Humanitarianism in the Age of Cyber-warfare: Towards the Principled and Secure Use of Information in Humanitarian Emergencies
Humanitarian assistance is driven by information. From early warnings to needs assessments to final evaluations, information determines priorities and resource allocation. In addition, a crisis drives people to collect and share personal information that they otherwise wouldn’t: the names of missing family, medical conditions and needs, and their current location and that of their homes. In fact, the humanitarian principle of impartiality, requiring aid to be given on the basis of need alone, makes this information essential.
However, the “Network Age” also comes with risks and challenges. A humanitarian crisis can create a justification for waiving concerns about how information is collected and used, even as cyber-warfare, digital crime and government surveillance rises, particularly in unstable contexts.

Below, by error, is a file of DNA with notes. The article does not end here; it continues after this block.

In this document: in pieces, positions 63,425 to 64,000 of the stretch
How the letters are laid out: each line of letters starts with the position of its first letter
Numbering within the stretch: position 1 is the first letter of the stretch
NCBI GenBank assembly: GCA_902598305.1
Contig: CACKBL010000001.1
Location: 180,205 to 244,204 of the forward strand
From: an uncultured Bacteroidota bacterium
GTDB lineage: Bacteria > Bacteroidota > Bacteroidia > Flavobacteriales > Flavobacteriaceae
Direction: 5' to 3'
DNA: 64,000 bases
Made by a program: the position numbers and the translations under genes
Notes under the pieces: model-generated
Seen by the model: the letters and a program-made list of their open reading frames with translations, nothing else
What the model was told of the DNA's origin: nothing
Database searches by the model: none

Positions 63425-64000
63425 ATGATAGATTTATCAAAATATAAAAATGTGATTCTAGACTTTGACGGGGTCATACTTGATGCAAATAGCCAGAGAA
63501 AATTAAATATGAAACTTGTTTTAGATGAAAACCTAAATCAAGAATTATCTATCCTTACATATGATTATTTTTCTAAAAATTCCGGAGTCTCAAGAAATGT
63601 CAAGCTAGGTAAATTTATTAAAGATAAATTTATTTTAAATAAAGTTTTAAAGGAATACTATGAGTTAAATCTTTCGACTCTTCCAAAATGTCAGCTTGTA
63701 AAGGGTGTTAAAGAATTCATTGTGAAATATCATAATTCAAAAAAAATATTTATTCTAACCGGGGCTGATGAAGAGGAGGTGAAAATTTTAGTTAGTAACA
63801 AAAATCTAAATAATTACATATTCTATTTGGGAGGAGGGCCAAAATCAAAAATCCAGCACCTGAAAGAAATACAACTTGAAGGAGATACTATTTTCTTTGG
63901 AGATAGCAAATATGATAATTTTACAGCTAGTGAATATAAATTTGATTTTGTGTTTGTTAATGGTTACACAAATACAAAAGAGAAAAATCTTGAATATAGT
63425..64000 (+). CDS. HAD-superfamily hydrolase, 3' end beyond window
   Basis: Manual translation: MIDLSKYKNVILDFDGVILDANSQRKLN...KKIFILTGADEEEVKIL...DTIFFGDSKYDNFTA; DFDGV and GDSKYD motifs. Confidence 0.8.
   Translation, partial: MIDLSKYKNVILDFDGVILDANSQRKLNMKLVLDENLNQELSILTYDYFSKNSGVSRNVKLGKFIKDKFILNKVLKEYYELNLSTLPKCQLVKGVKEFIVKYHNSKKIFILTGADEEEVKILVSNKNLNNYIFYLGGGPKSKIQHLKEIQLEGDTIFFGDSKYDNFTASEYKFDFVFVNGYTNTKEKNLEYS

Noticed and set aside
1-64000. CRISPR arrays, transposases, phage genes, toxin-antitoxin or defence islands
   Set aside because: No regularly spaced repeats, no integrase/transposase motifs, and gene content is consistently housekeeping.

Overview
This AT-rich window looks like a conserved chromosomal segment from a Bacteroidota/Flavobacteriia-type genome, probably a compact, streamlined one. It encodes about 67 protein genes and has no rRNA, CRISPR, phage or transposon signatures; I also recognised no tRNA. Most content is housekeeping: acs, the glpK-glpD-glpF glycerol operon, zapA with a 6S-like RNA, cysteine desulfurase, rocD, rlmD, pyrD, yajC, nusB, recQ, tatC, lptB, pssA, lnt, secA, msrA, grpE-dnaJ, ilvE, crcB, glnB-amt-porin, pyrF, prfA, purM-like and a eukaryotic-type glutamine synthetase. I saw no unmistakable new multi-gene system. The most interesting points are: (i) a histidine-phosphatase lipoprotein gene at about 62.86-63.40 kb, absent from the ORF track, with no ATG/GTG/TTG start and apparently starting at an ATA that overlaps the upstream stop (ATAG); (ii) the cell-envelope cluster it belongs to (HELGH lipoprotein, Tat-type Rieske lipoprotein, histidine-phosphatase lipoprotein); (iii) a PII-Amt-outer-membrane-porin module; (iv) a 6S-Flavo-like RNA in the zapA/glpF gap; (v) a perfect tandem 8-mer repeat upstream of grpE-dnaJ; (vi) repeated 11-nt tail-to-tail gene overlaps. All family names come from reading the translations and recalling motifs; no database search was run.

To deal with these challenges, UNOCHA’s publication, Humanitarianism in the Network Age, recommended that the humanitarian sector develop robust ethical guidelines for the use of information. It specifically called for “do no harm” standards that clearly address liability, privacy and security. This report looks in more depth at these issues and makes recommendations to ensure that emerging technology is used responsibly.
This study highlights the CALP Network’s guidelines Protecting Beneficiary Privacy as an example of how humanitarian organisations are trying to put in place policies to ensure data is kept securely.